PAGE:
One of the best ways to improve your writing is to read the work of fine writers. This reading can give you fresh insight into writing style, writing technique and a general philosophy of writing. I just finished reading Floor Sample, Julia Cameron’s hot new memoir and gained new insight in each of these areas. Julia is a novelist, playwright, songwriter and poet, and author of the best-seller, The Artist’s Way, the premier work on freeing the creative process in any mode. She is a fine writer indeed, and her story stirs my own creative juices.
In a comment on the inside cover, Sophy Burnham writes, “Courageous! An unflinching view of drugs, drunkenness, marriages, madness and the redemptive power of the creative spirit.”
When I finished reading the memoir, I thought of this comment. Yes, it is courageous and unflinching. She neither ducks issues like guilt, addictive denial, psychotic episodes, and flights of artistic inspiration, nor does she wallow in any of this. She records it, almost dispassionately. She’s entirely dispassionate about her successes, merely recording the fact of a book or script sale, without mention of the ecstasy she must have felt — or did she? I was left with the feeling that I’d peered through a porthole into one corner of her complex mind.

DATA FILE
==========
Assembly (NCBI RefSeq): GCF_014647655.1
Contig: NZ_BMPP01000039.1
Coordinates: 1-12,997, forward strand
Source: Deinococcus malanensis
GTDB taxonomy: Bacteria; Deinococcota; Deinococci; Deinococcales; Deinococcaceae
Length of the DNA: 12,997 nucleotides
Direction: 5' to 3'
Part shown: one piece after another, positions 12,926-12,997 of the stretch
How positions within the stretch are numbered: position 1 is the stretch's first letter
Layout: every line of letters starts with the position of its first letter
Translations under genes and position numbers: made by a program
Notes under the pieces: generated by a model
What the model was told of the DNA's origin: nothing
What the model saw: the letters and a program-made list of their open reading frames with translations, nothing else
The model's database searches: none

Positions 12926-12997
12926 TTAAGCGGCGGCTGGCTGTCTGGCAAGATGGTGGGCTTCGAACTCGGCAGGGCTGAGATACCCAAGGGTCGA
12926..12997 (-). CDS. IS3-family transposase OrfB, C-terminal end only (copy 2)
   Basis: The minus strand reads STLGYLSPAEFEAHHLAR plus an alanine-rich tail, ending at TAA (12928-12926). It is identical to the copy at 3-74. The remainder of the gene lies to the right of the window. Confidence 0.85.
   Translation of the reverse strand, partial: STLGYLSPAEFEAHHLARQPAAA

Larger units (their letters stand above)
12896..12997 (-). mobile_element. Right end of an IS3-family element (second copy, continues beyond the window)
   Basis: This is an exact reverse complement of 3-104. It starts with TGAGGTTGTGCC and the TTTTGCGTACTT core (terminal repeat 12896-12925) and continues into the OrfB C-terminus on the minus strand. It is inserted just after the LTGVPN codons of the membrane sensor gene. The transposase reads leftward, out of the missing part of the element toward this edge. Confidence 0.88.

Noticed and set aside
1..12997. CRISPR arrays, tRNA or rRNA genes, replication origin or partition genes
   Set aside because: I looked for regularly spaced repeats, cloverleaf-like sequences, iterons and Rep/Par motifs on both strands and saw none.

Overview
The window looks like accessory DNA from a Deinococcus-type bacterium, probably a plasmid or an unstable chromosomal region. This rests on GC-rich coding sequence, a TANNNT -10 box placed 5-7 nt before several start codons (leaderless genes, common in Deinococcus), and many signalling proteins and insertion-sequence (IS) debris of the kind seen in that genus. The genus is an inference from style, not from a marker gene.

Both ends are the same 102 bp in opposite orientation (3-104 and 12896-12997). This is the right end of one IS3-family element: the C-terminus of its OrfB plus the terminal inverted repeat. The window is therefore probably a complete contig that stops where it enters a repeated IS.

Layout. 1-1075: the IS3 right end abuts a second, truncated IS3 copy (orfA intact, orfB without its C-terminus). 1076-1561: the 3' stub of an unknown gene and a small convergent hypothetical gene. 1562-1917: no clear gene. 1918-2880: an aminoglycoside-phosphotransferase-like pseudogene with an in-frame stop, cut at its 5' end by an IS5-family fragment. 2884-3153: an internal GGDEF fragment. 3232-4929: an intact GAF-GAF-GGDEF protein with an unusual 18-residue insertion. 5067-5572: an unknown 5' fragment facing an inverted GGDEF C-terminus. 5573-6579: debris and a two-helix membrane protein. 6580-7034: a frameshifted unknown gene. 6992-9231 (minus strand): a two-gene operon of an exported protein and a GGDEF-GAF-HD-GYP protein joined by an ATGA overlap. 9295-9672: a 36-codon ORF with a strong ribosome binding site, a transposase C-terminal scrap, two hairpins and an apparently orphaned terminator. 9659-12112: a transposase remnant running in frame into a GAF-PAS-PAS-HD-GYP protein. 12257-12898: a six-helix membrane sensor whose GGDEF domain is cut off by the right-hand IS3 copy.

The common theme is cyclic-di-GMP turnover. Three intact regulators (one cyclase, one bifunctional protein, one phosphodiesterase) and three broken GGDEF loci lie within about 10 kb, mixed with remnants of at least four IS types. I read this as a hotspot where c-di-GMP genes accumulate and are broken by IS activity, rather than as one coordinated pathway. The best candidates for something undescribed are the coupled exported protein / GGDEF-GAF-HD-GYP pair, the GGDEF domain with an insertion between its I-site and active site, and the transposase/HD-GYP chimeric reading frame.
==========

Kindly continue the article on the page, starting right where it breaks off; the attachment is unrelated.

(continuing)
I mention this not as an indictment of the book. Her writing is lyrical, and I loved the book. It made me more keenly aware that the best efforts of the most talented authors result in a sketchy outline of actual experience. In every case, the story is finished with details and inferences supplied by the mind of the reader. No two readers will understand it the same way, because our interpretation of the story is colored by our own experience.
The interactive duality between reader and writer is both liberating and challenging. As a writer I realize that all I can do is to blaze a trail my readers will follow. The optimum result I hope for is to provide a lens for them to see their own world or work in a new way. Realizing that I don’t need to justify or explain my experiences or ideas, but merely present them as they are, is liberating. The challenge is to find a way to present them that’s fresh enough to inspire those new views.
This book was my first taste of Julia’s magic. It’s her most recent work, and having the story behind her earlier ones whets my appetite to work through The Artist’s Way, and perhaps one or more of her later works on creativity also.
I found this book, as I find nearly all my reading material, in the local library. Perhaps you’d like to take a library break this weekend and pick up a book or two to give you some fresh views and writing inspiration. You might even find one of Julia Cameron’s many titles on a shelf there.
Sharon Lippincott, aka Ritergal